Indianapolis-born John Hiatt is a musician in the genres of blues, rock, new wave and country. Nominated no less than eleven times for Grammies, his name occupies a solid footing on the roster of famous people from Indianapolis.
Born in 1952, Hiatt was raised in Indy and started learning how to play the guitar at the age of eleven. He began his professional career as a teenager, playing rock in a number of local clubs. By the time he was sixteen, he took himself and his guitar to Nashville, Tennessee to be in the hub of the music industry, and got a job with Tree Music Publishers as a songwriter. He made $25 per week in those days, the late 1960s.
Hiatt cranked out 250 songs for Tree Music, and during that period, wrote a song, “Sure As I’m Sittin’ Here,” which was picked up by the mega-star group, Three Dog Night. The song made it to number Sixteen on the Top Twenty list, and Hiatt moved up to a contract with a company called Epic Records. After Epic Records came contracts with MCA, Geffen, A&M, Capitol, Vanguard and the latest, New West Records. The legacy of this prolific musician includes such albums as Master of Disaster, The Open Road, Crossing Muddy Waters, Bring the Family, Walk On and Stolen Moments.
When Hiatt was only nine, his brother Michael, then 21, committed suicide. His father died when he was eleven, two years later. For surcease, young John Hiatt turned to the music of the times, as represented by Bob Dylan and Elvis Presley, and also immersed himself in Formula One racing, a product of his environment and the heady ethers of racing at the Indianapolis Motor Speedway.
|Hear John Hiatt’s song “Perfectly Good Guitar” in this classic rock music video.|
After he moved to Nashville, he became a member of a band called White Duck for a time, doing vocals and writing songs. He recorded an album with them called In Season, and worked many of the clubs in Nashville with the group and also playing solo.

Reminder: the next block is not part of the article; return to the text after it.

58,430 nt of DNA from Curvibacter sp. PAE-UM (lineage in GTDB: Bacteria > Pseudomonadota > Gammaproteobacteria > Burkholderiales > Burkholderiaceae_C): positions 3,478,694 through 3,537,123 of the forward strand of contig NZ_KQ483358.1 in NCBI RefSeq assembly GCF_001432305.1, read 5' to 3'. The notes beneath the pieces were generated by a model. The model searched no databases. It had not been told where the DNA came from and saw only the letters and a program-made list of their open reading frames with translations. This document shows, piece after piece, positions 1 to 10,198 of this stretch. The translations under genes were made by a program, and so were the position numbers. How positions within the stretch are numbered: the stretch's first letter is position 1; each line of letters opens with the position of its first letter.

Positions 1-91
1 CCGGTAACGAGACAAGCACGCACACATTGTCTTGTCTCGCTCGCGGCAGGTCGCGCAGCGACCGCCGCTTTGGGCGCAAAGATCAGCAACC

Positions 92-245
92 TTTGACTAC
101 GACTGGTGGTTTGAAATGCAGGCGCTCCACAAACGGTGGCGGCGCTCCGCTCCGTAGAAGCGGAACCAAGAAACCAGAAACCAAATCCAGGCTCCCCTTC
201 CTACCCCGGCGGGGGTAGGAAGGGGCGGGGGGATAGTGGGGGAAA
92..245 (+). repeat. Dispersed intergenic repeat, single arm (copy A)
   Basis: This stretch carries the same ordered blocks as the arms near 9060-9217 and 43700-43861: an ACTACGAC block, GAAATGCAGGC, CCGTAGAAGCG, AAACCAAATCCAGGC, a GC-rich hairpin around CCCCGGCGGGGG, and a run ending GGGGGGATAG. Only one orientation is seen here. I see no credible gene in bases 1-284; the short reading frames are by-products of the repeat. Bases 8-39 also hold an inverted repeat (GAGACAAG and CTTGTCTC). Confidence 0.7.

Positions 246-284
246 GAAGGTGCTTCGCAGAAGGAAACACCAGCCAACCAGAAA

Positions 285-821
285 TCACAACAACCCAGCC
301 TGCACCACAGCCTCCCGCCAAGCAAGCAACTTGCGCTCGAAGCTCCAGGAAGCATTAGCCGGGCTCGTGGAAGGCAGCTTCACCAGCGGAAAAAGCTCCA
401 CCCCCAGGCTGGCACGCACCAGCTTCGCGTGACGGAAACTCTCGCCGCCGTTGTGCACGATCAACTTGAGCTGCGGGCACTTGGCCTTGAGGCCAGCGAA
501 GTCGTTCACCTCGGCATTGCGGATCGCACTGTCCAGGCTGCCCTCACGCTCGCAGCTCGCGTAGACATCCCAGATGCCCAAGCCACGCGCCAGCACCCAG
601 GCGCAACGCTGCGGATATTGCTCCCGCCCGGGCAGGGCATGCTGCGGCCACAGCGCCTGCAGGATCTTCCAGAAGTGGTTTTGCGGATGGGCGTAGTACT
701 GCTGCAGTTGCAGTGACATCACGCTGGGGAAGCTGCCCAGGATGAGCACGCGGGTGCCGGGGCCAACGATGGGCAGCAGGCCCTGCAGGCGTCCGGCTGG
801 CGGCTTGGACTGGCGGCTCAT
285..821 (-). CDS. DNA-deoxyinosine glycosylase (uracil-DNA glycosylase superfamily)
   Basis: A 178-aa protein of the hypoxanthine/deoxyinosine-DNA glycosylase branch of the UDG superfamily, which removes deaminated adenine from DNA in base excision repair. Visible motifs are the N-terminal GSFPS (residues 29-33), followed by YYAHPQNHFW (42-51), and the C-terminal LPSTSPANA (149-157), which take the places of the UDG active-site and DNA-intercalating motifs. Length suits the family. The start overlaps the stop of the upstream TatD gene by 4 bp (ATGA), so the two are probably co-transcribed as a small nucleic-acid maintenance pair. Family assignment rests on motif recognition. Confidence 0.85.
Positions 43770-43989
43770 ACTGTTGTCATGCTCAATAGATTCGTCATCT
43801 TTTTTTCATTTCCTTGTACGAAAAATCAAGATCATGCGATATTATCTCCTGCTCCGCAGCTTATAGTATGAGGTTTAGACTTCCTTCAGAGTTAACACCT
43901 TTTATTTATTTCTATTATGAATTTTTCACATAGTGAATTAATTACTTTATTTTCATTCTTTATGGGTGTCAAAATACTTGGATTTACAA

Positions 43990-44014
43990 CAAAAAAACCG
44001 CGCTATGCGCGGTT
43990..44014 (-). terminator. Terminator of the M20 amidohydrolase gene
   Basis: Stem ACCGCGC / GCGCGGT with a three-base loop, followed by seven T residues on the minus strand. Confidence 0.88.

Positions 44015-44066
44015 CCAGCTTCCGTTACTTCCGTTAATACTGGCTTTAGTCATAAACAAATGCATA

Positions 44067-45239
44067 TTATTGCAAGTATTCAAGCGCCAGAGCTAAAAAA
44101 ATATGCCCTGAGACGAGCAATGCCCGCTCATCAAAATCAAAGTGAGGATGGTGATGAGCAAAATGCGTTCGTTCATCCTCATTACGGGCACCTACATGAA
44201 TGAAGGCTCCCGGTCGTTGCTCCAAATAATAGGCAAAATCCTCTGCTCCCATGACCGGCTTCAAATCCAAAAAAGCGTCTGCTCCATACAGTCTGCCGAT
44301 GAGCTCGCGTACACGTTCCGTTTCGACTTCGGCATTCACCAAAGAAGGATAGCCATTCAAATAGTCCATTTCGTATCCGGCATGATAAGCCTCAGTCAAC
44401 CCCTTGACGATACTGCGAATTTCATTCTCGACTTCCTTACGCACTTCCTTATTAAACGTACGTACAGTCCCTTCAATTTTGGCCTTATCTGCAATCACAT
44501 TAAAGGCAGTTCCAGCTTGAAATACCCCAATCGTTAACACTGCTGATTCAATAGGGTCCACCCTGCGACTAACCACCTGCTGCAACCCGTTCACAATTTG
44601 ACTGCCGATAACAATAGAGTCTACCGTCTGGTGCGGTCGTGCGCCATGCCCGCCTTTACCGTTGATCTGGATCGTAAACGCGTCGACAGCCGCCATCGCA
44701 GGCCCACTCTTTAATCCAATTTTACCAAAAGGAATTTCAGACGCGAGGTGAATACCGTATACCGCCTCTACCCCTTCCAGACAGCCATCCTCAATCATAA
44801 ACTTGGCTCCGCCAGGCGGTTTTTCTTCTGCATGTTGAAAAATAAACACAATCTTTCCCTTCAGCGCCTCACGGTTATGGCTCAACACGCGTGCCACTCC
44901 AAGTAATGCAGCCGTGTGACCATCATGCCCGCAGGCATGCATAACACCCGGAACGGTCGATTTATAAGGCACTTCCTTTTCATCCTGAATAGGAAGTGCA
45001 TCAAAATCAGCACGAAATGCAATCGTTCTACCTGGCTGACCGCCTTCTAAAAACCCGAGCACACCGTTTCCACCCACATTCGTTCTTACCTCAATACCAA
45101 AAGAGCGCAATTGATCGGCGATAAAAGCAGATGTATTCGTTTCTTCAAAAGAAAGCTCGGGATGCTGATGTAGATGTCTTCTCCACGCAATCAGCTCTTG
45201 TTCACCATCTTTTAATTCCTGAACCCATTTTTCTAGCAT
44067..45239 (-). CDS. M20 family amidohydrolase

By 1973, Hiatt released his first single record, “We Make Spirit.” He released his debut album, called Hangin’ Around the Observatory, in 1975. As was to be the case with most of John Hiatt’s early musical work, the album garnered much critical acclaim but negligible commercial success.
|Video of Lyle Lovett and John Hiatt performing “Thing Called Love” from his 1987 album, Bring the Family|
His career was, in fact, a study in persistence until he finally hit it big with his 1987 album, Bring the Family. One of the songs, “Have a Little Faith in Me,” was eventually picked up by a number of big-name singers, including Bon Jovi and Joe Cocker. Two years later, Bonnie Raitt brought another Hiatt composition, “Thing Called Love” to eleventh place on the charts.
That was all she wrote. After Bring the Family, John Hiatt hit the Billboard 200 with nine albums in a row. Slow Turning, which he released in 1988, featured the title song, which made it to #8 on the charts, and when his piece called “Angel Eyes” was covered by the Jeff Ealey Band in 1989, it soared to the top five.
The talented musician, born to a humble background in Indiana, continues to work and play in top venues within the international world of music, and makes frequent tour appearances across the United States.
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